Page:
The system is commanded to the desired shaft speed and the
output power is again measured, regurgitating the control.

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International Journal of Engineering and Advanced Research Technology (IJEART)
ISSN: 2454-9290, Volume-3, Issue-3, March 2017
This control is applied to a brushless DFIG, which gives
reduced cost in comparison to machines with brushes and
slip-ring.
The design of DFIG using back-to-back PWM converter is
given in fig.1. the analysis of decoupled d-q vector control
scheme is implemented for the control of active, reactive
power and to provide wide speed operation by using
back-to-back PWM converter connected between the
rotor-side and the utility grid-side. The converter
performance of grid connected wind energy conversion
system for DFIG with back-to-back PWM. Since PWM
generate harmonics, so to overcome this harmonics filters are
required.

and also in steady-state. The PI-controllers maintains DC
voltage through active converter current under consideration
of a feed forward term representing the power transfer
through the DC link. AC voltage control is performed by two
PI controllers. The controller in the upper branch is slow and
only responsible for set-point tracing in steady state
operation. The second controller is very fast and is activated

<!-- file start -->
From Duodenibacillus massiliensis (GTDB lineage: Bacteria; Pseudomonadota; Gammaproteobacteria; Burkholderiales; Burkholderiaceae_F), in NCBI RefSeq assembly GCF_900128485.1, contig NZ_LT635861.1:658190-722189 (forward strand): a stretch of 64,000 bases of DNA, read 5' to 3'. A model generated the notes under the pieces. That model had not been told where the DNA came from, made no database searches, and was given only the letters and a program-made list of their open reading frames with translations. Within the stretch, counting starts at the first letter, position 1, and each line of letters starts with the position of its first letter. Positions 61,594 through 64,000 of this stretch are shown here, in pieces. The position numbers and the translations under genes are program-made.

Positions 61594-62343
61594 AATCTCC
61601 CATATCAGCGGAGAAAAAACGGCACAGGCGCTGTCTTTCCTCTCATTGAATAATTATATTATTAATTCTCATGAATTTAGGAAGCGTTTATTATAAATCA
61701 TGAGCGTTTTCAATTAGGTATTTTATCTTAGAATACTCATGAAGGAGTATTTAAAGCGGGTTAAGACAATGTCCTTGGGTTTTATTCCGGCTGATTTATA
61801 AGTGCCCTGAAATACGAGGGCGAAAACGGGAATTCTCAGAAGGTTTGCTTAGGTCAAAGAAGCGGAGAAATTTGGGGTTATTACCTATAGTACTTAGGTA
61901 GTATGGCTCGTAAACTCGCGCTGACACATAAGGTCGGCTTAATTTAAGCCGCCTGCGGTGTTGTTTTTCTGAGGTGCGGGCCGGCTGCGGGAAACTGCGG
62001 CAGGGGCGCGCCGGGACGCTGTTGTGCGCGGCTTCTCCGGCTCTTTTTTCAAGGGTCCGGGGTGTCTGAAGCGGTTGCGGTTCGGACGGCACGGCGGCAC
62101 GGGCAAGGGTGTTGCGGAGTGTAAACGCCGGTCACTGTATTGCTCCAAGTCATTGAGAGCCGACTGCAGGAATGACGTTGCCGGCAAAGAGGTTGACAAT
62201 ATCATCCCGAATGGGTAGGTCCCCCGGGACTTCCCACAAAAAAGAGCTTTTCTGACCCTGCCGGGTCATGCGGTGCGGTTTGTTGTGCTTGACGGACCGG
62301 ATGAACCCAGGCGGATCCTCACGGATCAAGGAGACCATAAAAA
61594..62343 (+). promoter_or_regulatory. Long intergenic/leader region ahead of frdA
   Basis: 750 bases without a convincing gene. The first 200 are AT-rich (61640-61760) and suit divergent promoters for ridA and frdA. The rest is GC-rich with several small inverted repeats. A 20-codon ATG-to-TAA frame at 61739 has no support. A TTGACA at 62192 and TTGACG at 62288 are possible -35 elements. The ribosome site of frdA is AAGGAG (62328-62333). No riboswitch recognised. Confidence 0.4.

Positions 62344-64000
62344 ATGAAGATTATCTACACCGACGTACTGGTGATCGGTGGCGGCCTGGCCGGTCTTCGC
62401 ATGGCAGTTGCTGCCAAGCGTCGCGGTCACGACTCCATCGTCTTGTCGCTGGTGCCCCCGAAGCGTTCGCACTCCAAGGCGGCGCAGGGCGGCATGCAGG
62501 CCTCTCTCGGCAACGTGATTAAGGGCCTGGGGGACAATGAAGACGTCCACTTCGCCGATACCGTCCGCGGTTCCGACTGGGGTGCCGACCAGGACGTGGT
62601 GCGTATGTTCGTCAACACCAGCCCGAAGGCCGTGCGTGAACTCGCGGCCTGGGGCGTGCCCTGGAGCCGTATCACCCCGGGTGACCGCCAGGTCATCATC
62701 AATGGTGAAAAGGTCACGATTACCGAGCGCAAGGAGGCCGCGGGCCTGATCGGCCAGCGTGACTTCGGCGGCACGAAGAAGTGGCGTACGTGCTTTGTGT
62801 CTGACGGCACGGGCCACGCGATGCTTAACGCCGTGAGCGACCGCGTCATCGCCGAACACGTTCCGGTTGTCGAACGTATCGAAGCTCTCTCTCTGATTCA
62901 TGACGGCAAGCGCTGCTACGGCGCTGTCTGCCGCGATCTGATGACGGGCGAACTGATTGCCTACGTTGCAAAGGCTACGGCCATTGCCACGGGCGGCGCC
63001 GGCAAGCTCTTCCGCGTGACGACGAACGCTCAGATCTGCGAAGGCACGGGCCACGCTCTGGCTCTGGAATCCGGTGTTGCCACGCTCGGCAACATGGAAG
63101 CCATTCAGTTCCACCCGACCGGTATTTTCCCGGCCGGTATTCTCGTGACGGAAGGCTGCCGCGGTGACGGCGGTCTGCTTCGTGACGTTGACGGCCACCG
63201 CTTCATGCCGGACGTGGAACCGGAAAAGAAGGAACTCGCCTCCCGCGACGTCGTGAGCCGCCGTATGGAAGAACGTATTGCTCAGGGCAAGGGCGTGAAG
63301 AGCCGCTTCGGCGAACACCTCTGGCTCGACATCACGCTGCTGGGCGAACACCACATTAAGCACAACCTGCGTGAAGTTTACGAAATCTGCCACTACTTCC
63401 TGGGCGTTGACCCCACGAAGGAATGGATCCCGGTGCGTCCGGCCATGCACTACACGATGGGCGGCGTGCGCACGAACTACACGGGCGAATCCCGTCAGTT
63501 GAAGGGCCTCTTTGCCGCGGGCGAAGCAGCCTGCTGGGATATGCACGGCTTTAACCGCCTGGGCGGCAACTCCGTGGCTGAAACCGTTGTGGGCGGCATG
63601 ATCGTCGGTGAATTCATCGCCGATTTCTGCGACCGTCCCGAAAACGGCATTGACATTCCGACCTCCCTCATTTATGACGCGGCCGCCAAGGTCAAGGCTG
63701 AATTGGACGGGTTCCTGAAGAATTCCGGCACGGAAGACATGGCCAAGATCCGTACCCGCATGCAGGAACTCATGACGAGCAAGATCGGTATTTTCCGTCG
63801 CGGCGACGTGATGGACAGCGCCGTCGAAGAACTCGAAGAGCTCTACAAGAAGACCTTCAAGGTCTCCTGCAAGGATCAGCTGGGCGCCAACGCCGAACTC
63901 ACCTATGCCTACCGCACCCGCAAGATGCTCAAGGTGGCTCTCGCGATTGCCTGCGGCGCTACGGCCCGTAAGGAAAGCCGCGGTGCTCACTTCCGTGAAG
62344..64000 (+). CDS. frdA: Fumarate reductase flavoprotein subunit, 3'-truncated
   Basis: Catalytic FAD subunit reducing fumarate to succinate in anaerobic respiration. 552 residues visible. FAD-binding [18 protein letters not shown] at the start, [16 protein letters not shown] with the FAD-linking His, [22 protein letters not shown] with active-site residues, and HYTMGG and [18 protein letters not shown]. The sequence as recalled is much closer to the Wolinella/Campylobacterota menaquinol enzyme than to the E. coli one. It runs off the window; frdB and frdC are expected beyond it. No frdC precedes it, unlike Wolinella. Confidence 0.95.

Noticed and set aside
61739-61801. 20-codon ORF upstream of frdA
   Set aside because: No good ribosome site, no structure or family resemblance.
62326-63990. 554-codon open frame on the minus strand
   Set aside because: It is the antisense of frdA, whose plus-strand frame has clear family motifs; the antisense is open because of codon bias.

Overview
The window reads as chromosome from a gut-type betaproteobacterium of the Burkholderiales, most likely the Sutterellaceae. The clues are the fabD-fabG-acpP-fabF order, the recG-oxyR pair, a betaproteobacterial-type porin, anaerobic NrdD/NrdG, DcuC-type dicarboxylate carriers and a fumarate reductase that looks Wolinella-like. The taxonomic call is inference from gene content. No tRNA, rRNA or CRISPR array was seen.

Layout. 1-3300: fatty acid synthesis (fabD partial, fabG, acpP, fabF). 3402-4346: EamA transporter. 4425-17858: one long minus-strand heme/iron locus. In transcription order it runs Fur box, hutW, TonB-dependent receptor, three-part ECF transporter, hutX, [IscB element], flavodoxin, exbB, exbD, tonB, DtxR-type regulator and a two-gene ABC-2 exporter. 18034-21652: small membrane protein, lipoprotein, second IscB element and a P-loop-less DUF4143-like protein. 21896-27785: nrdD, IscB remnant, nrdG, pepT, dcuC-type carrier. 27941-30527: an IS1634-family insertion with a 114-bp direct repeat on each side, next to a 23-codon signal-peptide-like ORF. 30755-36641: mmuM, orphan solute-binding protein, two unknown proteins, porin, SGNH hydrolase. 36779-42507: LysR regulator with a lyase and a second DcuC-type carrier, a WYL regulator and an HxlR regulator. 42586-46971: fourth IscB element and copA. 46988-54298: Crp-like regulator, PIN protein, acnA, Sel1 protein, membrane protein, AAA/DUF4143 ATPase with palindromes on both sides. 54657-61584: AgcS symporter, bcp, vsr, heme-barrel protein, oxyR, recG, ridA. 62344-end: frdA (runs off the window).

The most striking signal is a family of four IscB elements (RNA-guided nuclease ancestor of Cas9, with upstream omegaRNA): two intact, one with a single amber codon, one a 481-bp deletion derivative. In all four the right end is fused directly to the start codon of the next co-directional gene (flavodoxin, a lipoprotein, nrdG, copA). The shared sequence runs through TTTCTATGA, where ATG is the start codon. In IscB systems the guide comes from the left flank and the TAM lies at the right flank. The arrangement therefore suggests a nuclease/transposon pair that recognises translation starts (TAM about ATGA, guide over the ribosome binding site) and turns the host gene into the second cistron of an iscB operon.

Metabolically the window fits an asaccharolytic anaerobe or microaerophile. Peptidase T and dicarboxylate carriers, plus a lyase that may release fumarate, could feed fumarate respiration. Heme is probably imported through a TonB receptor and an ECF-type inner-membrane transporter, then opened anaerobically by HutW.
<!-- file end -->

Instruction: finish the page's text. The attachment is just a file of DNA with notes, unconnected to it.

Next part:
during grid faults. The magnitude of the current outputs is
limited. In steady state operation the DC voltage has higher
priority.
C. Grid-Side Converter Control
The grid –side converter controls the flow of real and reactive
power to the grid interfacing inductance. The objective of the
grid –side converter is to keep the DC-link voltage constant
regardless of the magnitude and direction of the rotor power.
The sending end converter is responsible for transmitting the
active power produced by the wind farm, while maintaining
the AC voltage in the wind farm grid. Furthermore, it can be
used for frequency which in turn controls the changes in the
generator slip of the connected DFIG wind turbines. Thus,
active power transfer through the low rated converter in the
rotor circuit of the DFIG can be limited without the reduction
of the total power.
As the power control is performed by the wind turbines, a
simple voltage magnitude controller can be used for the
sending end converter, thus fulfilling the aforementioned
requirements. The frequency can be directly regulated
without the need for a closed loop structure.

V. CONTROL SYSTEM FOR DFIG
A. Maximum Power Point Tracking(MPPT) Control
The control of a variable speed wind turbine below the rated
wind speed is achieved by controlling the generator. The main
goal is to maximize the wind power capture at different wind
speed, which can achieved by adjusting the turbine speed in
such a way that the optimal tip speed ratio maintained.
For a given wind speed, each power curve has a maximum
power point at which the optimal tip speed ratio is achieved.
To obtain the maximum available power from the wind at
different wind speeds, the turbine speed must be adjusted to
ensure its operation at all the maximum power points.
The relations between the mechanical power, speed and
torque of a wind turbine can be used to determine the optimal
speed or torque reference to control the generator and achieve